Scale 161Scale 161: Raga Sarvasri, Ian Ring Music TheoryRaga Sarvasri
Scale 165Scale 165: Genus Primum, Ian Ring Music TheoryGenus Primum
Scale 177Scale 177: Bexian, Ian Ring Music TheoryBexian
Scale 185Scale 185: Becian, Ian Ring Music TheoryBecian
Scale 137Scale 137: Ute Tritonic, Ian Ring Music TheoryUte Tritonic
Scale 153Scale 153: Bajian, Ian Ring Music TheoryBajian
Scale 201Scale 201: Bemian, Ian Ring Music TheoryBemian
Scale 233Scale 233: Bigian, Ian Ring Music TheoryBigian
Scale 41Scale 41: Vietnamese Tritonic, Ian Ring Music TheoryVietnamese Tritonic
Scale 105Scale 105, Ian Ring Music Theory
Scale 297Scale 297: Mynic, Ian Ring Music TheoryMynic
Scale 425Scale 425: Raga Kokil Pancham, Ian Ring Music TheoryRaga Kokil Pancham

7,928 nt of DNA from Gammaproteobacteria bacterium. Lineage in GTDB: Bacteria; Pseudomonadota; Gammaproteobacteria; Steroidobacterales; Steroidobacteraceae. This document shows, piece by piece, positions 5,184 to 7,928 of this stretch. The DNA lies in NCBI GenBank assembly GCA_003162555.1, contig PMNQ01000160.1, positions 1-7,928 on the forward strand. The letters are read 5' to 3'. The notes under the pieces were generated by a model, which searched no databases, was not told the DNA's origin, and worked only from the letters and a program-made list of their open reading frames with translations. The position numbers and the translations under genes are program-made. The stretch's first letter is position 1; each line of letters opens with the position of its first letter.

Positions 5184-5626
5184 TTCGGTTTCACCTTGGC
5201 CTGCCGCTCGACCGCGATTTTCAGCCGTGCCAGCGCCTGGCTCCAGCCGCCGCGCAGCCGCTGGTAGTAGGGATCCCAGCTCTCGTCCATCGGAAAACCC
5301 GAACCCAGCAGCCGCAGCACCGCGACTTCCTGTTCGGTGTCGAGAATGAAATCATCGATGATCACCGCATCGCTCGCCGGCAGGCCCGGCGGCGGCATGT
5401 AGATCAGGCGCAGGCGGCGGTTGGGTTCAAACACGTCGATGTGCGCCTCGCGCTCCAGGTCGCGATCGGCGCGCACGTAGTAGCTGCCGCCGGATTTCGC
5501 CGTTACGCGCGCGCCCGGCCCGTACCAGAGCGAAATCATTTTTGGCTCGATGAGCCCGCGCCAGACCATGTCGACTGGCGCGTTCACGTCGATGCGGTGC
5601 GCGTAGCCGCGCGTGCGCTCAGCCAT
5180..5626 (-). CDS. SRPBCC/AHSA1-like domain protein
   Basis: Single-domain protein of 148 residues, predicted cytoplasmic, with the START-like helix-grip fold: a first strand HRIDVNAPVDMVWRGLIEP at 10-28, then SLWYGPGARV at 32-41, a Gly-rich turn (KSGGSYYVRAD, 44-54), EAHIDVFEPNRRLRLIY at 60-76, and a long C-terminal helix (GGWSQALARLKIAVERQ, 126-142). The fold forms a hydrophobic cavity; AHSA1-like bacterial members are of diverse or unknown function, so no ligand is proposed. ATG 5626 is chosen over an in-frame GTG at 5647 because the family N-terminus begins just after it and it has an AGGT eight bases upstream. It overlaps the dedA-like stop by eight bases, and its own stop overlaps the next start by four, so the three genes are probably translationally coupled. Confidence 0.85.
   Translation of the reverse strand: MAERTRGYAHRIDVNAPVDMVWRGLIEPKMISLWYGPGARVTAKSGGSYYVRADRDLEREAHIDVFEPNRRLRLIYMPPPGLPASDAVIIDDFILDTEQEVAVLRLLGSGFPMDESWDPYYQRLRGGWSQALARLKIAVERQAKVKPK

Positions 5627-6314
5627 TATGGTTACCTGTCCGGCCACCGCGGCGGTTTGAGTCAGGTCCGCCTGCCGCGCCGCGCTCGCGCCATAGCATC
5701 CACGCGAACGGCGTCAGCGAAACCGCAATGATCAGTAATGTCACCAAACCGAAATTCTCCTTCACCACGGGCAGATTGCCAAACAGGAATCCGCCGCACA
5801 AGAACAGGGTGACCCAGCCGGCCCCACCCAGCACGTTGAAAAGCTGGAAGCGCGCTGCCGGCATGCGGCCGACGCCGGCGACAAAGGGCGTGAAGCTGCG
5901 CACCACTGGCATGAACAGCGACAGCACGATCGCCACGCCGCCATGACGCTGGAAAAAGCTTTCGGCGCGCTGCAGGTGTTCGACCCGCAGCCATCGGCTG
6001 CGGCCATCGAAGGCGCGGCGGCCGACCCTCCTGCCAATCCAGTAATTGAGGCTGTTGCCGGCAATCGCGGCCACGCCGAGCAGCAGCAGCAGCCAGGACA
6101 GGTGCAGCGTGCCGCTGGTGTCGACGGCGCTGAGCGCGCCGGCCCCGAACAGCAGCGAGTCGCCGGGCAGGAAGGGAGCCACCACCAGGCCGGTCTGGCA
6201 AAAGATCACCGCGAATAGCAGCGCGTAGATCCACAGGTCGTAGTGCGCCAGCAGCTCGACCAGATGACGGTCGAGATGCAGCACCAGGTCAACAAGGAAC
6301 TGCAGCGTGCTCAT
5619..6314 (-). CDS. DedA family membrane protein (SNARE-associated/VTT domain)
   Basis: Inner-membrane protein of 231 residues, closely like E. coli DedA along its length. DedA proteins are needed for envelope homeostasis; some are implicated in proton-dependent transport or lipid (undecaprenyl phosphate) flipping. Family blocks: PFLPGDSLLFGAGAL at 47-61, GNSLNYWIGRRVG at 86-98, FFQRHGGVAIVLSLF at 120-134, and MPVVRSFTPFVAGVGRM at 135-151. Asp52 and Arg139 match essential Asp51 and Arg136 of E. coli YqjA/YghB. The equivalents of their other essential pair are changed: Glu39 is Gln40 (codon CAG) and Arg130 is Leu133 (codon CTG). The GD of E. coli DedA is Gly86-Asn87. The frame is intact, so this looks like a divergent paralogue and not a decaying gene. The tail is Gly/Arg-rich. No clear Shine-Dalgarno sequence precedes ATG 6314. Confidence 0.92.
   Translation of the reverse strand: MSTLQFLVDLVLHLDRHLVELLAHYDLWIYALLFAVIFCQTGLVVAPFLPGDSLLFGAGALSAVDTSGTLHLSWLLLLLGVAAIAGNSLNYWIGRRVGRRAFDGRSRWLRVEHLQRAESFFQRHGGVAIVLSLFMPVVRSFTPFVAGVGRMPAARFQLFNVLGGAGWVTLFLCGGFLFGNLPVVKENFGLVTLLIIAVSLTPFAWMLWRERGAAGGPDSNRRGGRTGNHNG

Scale 681Scale 681: Kyemyonjo, Ian Ring Music TheoryKyemyonjo
Scale 1193Scale 1193: Minor Pentatonic, Ian Ring Music TheoryMinor Pentatonic
Scale 2217Scale 2217: Kagitonic, Ian Ring Music TheoryKagitonic

This scale analysis was created by Ian Ring, Canadian Composer of works for Piano, and total music theory nerd. Scale notation generated by VexFlow, graph visualization by Graphviz, and MIDI playback by MIDI.js. All other diagrams and visualizations are © Ian Ring. Some scale names used on this and other pages are ©2005 William Zeitler ( used with permission.

Pitch spelling algorithm employed here is adapted from a method by Uzay Bora, Baris Tekin Tezel, and Alper Vahaplar. (An algorithm for spelling the pitches of any musical scale) Contact authors Patent owner: Dokuz Eylül University, Used with Permission. Contact TTO

Tons of background resources contributed to the production of this summary; for a list of these peruse this Bibliography. Special thanks to Richard Repp for helping with technical accuracy, and George Howlett for assistance with the Carnatic ragas.